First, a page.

Hang on, information pills by Fiona Watson. All images courtesy of East End Prints.
After a few hours of wandering wide-eyed between the stands at the East London Design Show, advice you start to wonder why anyone would ever go to Oxford Street for their Christmas shopping. The event, viagra sale running since 1994, claims to be London’s ‘alternative department store’, but the East London Design Show is much more innovative than any High Street I’ve ever visited. Not to mention that it offers a range of affordable, unique products – from illustrators, jewellers and designers of furniture, fashion, homeware and beyond.
This was also the big night for Helen Edwards, who was launching her new print publishing company, East End Prints. Having run pop-up shops through the East End Arts Club for the past four years, she is now taking her love for print to the next level.
Skull, by Bangkokney Belle
‘With East End Prints I have curated a collection of work. I get to source it, I publish it, and I am much more in control of the outcome,’ says Helen. ‘At the East End Arts Club we would send out briefs to artists, and get varying quality work back, if that doesn’t sound too harsh,’ she laughs. Over 100 prints from 40 emerging as well as established printmakers are available from the shop, representing Helen’s favourites from her ten years in the industry. ‘I gained a lot of loyalty from working with the Arts Club. It’s a two-way symbiotic relationship, working with artists.’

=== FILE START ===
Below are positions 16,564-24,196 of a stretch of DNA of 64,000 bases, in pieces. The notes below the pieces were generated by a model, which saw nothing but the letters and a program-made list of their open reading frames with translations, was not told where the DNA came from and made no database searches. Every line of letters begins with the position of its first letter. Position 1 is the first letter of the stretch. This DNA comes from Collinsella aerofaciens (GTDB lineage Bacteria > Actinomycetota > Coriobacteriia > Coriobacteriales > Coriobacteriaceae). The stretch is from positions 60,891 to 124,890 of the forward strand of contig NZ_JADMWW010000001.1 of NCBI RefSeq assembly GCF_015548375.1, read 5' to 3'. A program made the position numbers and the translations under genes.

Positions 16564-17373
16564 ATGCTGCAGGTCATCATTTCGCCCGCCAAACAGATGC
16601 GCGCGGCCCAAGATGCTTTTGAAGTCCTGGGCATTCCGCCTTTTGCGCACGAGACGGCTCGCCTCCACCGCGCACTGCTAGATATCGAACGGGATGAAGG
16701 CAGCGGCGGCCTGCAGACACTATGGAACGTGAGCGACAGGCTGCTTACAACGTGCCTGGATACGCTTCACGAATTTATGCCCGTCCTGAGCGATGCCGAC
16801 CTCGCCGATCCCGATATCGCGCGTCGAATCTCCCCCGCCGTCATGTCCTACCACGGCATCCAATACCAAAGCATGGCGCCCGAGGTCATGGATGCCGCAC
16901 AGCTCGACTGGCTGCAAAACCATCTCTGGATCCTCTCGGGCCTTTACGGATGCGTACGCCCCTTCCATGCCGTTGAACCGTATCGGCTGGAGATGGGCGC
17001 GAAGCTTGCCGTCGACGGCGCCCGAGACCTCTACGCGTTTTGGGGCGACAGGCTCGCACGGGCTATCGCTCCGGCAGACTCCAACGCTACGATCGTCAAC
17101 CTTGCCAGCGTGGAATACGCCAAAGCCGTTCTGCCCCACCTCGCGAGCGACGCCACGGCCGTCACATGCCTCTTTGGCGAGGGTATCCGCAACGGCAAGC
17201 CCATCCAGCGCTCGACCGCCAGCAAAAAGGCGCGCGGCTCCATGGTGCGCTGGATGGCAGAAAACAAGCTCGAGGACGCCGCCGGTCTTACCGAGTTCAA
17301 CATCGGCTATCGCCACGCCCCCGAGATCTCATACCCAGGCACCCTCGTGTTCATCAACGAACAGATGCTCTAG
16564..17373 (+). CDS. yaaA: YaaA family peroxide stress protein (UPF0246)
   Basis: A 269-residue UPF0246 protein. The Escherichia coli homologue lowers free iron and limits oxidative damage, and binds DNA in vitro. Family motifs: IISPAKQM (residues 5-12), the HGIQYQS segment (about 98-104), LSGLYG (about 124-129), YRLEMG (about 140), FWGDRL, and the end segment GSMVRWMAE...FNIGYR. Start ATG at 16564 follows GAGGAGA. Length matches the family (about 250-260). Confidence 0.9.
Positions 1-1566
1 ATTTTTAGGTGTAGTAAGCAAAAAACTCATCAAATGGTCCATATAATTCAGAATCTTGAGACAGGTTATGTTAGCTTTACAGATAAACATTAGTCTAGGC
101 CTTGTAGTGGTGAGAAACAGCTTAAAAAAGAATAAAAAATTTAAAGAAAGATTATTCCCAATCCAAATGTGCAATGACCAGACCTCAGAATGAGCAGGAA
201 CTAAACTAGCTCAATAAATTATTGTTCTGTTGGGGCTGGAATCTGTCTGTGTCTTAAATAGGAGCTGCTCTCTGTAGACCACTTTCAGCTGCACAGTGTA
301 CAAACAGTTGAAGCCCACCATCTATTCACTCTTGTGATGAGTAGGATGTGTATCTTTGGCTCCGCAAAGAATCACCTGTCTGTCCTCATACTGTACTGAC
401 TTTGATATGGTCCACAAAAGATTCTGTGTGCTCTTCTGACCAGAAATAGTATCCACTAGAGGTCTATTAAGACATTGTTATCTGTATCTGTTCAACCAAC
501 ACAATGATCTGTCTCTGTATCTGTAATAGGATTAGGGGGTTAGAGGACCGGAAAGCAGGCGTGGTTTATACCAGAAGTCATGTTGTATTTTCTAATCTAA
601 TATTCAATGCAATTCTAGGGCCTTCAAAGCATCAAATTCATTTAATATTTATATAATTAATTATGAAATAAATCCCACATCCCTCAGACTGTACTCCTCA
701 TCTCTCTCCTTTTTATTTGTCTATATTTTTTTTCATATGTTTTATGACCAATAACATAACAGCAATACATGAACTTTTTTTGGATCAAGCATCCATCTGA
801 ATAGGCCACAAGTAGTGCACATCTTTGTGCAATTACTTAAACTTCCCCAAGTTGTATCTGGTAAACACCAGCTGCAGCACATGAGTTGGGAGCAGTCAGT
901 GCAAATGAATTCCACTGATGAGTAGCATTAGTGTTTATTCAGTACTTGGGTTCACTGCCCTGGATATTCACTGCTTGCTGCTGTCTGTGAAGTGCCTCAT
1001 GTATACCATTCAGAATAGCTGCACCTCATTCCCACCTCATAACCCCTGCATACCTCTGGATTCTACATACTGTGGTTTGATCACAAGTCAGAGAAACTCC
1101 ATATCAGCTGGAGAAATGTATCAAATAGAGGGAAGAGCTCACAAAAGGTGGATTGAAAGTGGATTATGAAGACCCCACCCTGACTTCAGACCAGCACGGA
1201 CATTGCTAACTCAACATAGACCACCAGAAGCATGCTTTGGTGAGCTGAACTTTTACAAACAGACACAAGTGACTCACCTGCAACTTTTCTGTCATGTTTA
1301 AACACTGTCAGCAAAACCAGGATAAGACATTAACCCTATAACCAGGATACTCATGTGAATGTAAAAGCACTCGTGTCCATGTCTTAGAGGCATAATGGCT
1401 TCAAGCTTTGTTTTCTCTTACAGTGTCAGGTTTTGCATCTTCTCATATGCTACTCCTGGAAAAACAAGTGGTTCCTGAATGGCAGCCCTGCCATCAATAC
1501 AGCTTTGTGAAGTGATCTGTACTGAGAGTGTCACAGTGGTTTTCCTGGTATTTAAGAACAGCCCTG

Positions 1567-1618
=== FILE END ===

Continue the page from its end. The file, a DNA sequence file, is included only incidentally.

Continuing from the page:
Found reds, Anthony Zionos
Prints start at £25. ‘I believe in art for all, so I wanted to make it affordable. I also wanted to give the works longevity, so many have open-ended print runs.’ The works in the collection are very varied, but Helen says she doesn’t like ‘grotesque’ art; ‘You have to live with it on your wall, don’t you. I believe art should have humour. I like the fun and edgy stuff.’
Rock out!, by Anthony Peters
A wander around the East London Design Show means discovering one treasure after another. With many local London designers present, the love for this city is clear in many of the works, such as Vic Lee’s intriguing prints of London neighbourhoods. ‘People Will Always Need Plates’ has a range of kitchen wares with elegant industrial motifs, while Natalie Reed’s ‘Little Object’ encompasses stunning, very simple silver jewellery. I was also drawn to the Reiko Kaneko stall, displaying a very clever range of handmade bone china from Staffordshire. Adding to the unusual and crockery was a selection of Christmas baubles so excellent I might just have to get a tree to have an excuse to buy them.
The Anonymous Shop also displayed a clever range of Christmas cards, as well as printed soft furnishing. One of its themes was the‘Yorkshire nectar’, an idea stemming from designer Alex’s great-great grandfather. His idea of a moment of bliss was a quiet pint of bitter, explained Alex. But we will each have our own idea of what makes our Yorkshire nectar, said Alex, be it a quiet drink, going to the theatre or just a walk. Sounds like a good recipe for holiday bliss to me.
For your pleasure, by Amy Douglas
Visit East End Prints online, or at this weekend’s East London Design Show, Shoreditch Town Hall, 380 Old Street, London EC1. East End Prints is running a pop-up shop between 9th and 12th December at Maiden, 188 Shoreditch High Street, London E1. For more information see our listing.
Categories ,Christmas, ,East End Arts Club, ,East End Prints, ,East London Design Show, ,Helen Edwards, ,Little Object, ,london, ,Maiden, ,Natalie Reed, ,People will always need plates, ,Reiko Kaneko, ,shoreditch, ,Shoreditch Town Hall, ,The Anonymous Shop, ,Vic Lee
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